Last weekend we had the great pleasure with Jessi and Cindy to host at the kennel All Irish Gold FCI, where we could enjoy a training with 5 monthly Irish Setters (2 dogs and 1 bitch). Each of These dogs came from different breeding houses, which could be observed in the way of their work on the upper wind or retrieving training .Organizing a training, we focused in on a few issues that are essential for learning to young setters attempts to field work and hunting tests to manage its strong hunting instinct.
Irish Setters, like all dogs from Group VII FCI, have a natural need to look for wild birds during walks with a guide. Their strong of setters temperament inclines them to move quickly from left to right, Which May be the result of rousing birds or other wildlife. Lack of appriopriate patient trainig may cause undesirable chases, especially for deer or rabbits. If you want to avoid this, it is necessery to teach young setters how should behave if they find any desirable smell. During the practice we worked with :
– Drako, Aristocrat of Crystal Sword All Irish Gold FCI (Jessi brother of the same parents)
– Puzzel, Oakdene FCI Puzzles’N Crisps
– Prince, Irish Future FCI Daimond River
Retrieving never enough
The dominant majority of hunting dogs loves to fetch. It is the accumulation of cooperation between dog and his human partner. In the ideal conception of fetching – dog should always wait for the appropriate „fetch” command before the retrieving the object. Practicing with a 5-month puppy enough that we are focus on the same raising of fetch 🙂 Both Draco and Puzzelka were doing great, fetching dummies and special foam apport in shape of partridge with feathers, duck or pigeon. What’s more important, none of the young dogs showed fatigue during activity (the guide shouold always end a practice before the dog’s getting tired).
Drako as well Puzzelka are worked great but they needed to wear a training rope to help them with retrieving to guide (after first round without it, Drako ran away with fetch to the forest an hide it to the snow, only Cindy can find it :D). Prince, in turn, showed a lesser willingness to raise a fetch but he had dealt with great passion in searching for thrown objects. His greater composure and caution against a new task has proved extremely useful in training on high wind near after. Some young pointers needs a few training sessions with fetching to open their mind for new experience, but mostly it is just a matter of time.
Basics training on the upper wind
In training for the upper wind, we focused on finding wild pheasant ,in which helped experienced colleague Jessi and Cindy. Due to the very young age of setters and the fact that this was their first experience of work on the upper wind, dogs were secured with training rope, becasue they could cause a rousing of the birds. The key issue is leading a young setter against the wind and reduce the interference of the guide to a minimum.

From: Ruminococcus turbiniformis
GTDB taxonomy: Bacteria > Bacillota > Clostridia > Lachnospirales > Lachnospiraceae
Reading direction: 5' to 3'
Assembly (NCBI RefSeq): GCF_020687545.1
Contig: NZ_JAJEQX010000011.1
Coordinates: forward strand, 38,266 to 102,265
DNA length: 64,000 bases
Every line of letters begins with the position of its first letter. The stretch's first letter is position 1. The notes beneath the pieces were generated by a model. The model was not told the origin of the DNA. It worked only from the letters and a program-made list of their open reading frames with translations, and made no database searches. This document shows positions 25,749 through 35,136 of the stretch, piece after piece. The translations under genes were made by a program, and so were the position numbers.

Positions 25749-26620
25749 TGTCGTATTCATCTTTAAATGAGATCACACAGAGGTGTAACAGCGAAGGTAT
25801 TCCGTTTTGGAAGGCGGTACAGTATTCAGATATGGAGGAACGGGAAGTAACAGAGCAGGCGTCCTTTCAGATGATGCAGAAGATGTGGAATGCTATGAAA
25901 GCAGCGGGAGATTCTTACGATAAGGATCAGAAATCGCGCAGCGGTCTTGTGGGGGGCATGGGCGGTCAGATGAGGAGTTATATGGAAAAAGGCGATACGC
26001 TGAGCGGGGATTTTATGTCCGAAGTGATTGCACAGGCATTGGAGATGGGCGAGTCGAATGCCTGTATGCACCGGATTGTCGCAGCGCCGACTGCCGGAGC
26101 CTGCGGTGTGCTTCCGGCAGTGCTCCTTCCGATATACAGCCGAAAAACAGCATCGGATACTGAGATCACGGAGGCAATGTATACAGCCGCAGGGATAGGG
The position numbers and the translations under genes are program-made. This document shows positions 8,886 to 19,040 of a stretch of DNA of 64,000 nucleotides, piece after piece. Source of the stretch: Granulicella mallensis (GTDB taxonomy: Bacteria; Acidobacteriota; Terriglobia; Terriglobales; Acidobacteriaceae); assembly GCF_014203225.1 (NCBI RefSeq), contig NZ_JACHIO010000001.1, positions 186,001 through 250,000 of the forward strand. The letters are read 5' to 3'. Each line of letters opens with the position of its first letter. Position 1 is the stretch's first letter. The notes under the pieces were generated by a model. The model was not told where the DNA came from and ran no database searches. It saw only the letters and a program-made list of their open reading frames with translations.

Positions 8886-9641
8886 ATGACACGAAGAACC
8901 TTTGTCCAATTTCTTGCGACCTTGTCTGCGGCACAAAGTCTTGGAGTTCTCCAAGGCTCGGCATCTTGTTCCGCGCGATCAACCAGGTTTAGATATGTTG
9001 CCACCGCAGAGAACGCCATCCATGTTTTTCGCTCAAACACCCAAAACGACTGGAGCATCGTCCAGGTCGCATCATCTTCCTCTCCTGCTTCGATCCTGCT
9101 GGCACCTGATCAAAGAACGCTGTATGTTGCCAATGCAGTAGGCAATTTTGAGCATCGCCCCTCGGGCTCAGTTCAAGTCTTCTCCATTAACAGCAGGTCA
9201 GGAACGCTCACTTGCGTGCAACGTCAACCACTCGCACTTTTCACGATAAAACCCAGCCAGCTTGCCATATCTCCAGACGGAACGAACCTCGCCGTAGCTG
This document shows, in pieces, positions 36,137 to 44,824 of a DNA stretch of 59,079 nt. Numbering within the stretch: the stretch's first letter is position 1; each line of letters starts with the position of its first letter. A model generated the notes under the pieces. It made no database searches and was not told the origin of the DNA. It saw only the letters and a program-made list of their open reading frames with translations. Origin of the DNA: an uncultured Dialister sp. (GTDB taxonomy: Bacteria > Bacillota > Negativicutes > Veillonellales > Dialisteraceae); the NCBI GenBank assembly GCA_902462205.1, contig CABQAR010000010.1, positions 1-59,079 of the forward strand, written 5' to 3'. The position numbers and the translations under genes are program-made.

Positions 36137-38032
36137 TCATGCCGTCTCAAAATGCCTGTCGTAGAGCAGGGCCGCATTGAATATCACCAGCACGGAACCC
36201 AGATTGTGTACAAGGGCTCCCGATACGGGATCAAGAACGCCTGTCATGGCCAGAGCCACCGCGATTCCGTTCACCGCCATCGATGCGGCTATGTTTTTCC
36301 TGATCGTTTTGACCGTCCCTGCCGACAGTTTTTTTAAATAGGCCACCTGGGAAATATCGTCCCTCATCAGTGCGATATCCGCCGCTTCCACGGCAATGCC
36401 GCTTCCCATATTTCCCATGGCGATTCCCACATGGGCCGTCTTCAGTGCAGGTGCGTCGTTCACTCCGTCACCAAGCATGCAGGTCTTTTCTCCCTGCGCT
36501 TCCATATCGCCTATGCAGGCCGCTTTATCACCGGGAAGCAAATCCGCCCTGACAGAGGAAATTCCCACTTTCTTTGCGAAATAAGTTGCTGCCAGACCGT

As far as possible, our four-legged puppies have had to be creative in finding a smell of phesant. If the young dog lost a scent or reversed from the blow of wind the guide helped him to change direction for the accurate place still walking againt of wind. This time with the exercise perfectly coped Prince, who has sneak to a hidden pheasant with slow pace, in the crucial moment he showed off his first conscious point 🙂 Draco and Puzzel coped well, systematically searching the field, but when they perceive birds they could not master the tension, pulling hard on the training rope. Similar behavior is often characteristic of young dogs with many talents (pointing, retrieving, water works) because the ability to raise and bring the apport requires considerable strong will and obedience, to return with him to guide. To dogs with more cautious personality needs more trening to build-up their self-confidance but on the other hand, they learn faster to be patient in the field which is very important in hunting tests.
It was a wonderful weekend, during which we could admire how well grows a new generation of smart setters, which have a special talent not only to coax people theirs love, but also uncommon gift for work use. In addition, for us it was very important opportunity to vaccinate in these young furries knowledge of their hunting passion. It is also worth noticing that Jessi’s brother, Drako is still looking for his beloved home, where it will be both a great companion dog because of his personable and eager of human warmth nature. And for people with active lifestyles can be a great companion for everyday play fetch, running or retrieving hidden objects. More information about it can be obtained in the kennel All Irish Gold FCI